Following Apple’s latest press event, seemingly everyone has come out with a mock-up for what their Apple Watch app will look like.
One of the latest is Flipboard, a digital magazine app that collects articles and sets them into a “smartphone magazine” of sorts. According to TechCrunch, the developer doesn’t plan to release a full-fledged version for Apple’s wearable, but instead plans to offer a stripped-down variation befitting a tiny display.
The approach makes sense for Flipboard, given what it does. But it makes less sense for Watch users, for whom the wrist may not be the ideal place to catch up on the news or any other sort of non-essential information. Consider this the early wave preceding a flood of pointless Watch apps that will soon vie for your arm.
Have You Flipped?
Flipboard knows it has a slim chance of convincing Apple Watch users to scroll through whole articles on the itty bitty screens strapped to their wrists.
The Watch’s size and shape—smaller and squarer proportionally than most smartphones—might pose design challenges for some smartphone app developers. Flipboard’s solution involved distilling those stories into smaller summaries or previews that fit on those compact screens. When users see a snippet that interests them, they tap on it to send the entire article to their smartphone, so they can read the full story there.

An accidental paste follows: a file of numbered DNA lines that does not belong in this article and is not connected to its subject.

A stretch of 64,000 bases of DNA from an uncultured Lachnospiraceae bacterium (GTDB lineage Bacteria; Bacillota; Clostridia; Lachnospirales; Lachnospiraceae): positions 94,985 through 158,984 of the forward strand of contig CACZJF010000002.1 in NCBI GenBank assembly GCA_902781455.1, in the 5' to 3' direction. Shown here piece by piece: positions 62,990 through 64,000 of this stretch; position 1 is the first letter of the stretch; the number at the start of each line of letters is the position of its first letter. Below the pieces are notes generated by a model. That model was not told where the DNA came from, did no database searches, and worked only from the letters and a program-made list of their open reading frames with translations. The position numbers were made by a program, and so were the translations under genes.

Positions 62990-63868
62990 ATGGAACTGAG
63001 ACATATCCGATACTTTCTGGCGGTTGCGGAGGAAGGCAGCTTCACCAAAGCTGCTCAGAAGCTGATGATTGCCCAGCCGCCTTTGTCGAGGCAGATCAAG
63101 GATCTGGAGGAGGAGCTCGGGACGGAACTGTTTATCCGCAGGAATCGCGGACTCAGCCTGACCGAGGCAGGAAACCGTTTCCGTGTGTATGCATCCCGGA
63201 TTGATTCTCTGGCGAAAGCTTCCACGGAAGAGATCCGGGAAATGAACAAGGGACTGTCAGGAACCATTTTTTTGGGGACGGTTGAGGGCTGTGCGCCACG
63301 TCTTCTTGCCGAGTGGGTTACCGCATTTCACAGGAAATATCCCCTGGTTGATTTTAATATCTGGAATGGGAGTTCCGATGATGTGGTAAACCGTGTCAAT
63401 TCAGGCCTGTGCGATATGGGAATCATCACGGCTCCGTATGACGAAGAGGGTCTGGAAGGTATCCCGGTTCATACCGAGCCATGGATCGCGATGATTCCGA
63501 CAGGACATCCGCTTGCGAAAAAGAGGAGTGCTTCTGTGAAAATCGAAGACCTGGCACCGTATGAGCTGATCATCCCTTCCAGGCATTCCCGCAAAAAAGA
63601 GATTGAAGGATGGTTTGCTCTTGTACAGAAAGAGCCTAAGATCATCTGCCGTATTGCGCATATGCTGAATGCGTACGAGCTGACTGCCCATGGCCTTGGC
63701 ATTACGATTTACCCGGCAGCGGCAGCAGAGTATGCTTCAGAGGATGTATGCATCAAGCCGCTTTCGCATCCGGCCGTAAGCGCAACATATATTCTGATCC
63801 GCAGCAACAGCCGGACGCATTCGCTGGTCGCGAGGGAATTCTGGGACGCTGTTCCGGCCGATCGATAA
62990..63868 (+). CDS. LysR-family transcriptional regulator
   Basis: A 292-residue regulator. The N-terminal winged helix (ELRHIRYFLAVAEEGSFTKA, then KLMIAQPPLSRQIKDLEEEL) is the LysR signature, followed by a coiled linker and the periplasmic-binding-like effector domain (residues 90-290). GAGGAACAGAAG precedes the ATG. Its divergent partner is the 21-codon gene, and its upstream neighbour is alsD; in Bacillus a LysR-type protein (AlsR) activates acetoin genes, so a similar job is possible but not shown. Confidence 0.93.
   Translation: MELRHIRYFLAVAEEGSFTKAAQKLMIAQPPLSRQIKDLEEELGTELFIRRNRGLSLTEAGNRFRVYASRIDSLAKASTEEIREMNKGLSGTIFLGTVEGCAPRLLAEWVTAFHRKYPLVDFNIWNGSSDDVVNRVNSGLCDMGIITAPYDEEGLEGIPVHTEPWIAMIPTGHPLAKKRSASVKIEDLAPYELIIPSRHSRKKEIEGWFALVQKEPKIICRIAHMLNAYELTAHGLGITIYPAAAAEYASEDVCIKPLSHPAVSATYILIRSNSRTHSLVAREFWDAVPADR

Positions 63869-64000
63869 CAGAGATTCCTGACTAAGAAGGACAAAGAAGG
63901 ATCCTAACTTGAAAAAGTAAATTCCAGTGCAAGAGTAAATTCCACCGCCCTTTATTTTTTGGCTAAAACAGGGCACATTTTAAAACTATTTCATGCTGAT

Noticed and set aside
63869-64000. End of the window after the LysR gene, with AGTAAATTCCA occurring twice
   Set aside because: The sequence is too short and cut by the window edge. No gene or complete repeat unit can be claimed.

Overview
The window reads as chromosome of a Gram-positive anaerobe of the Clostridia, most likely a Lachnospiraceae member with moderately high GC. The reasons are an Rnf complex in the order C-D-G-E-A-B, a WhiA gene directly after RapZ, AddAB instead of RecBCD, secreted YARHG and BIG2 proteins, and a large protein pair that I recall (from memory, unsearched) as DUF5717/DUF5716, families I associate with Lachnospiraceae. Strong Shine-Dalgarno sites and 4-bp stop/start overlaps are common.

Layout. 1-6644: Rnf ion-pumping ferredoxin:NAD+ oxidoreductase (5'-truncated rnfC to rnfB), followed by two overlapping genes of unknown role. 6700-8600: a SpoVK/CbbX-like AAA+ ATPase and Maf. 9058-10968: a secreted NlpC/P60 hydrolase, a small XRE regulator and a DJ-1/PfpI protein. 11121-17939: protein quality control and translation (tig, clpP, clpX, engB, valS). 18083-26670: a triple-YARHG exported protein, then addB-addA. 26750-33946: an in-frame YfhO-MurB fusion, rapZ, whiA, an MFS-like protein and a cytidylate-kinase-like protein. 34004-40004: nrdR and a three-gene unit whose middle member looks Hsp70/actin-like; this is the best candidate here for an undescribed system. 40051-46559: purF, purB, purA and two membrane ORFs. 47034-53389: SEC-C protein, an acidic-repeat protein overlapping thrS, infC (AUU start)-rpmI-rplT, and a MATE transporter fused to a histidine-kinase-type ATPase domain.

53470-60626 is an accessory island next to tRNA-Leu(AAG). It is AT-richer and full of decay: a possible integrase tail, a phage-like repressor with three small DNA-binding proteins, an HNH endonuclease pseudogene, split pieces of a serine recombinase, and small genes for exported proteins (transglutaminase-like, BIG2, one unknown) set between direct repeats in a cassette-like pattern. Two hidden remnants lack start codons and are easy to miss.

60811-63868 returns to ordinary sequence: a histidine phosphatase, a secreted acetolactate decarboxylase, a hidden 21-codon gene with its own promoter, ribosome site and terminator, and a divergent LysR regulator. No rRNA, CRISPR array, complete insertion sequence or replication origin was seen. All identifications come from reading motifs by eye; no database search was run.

Of course, if users want to read Flipboard articles, they would likely do it directly on their phones from the beginning, eliminating the middle man of the Apple Watch. That would then preserve the space on their arms for the most urgent data, such as texts, calls, to-do lists, emails or other important notifications.
Arguably, that is the smartwatch’s main reason for being—to send (and sometimes, in Apple’s case, even “tap” you) when important matters come up. Even in the news domain, Flipboard has never been about urgency. It offers a “long reads” experience, whereas Yahoo News Digest and The New York Times focus on breaking news.
Granted, until smart watches become a mainstream hit, no one can be certain about how most consumers will use them. But for now, Flipboard looks like a trifling app, one of the first of many eyebrow-raising approaches that are sure to follow.
Lead photo via Apple; Mock-up by Flipboard via TechCrunch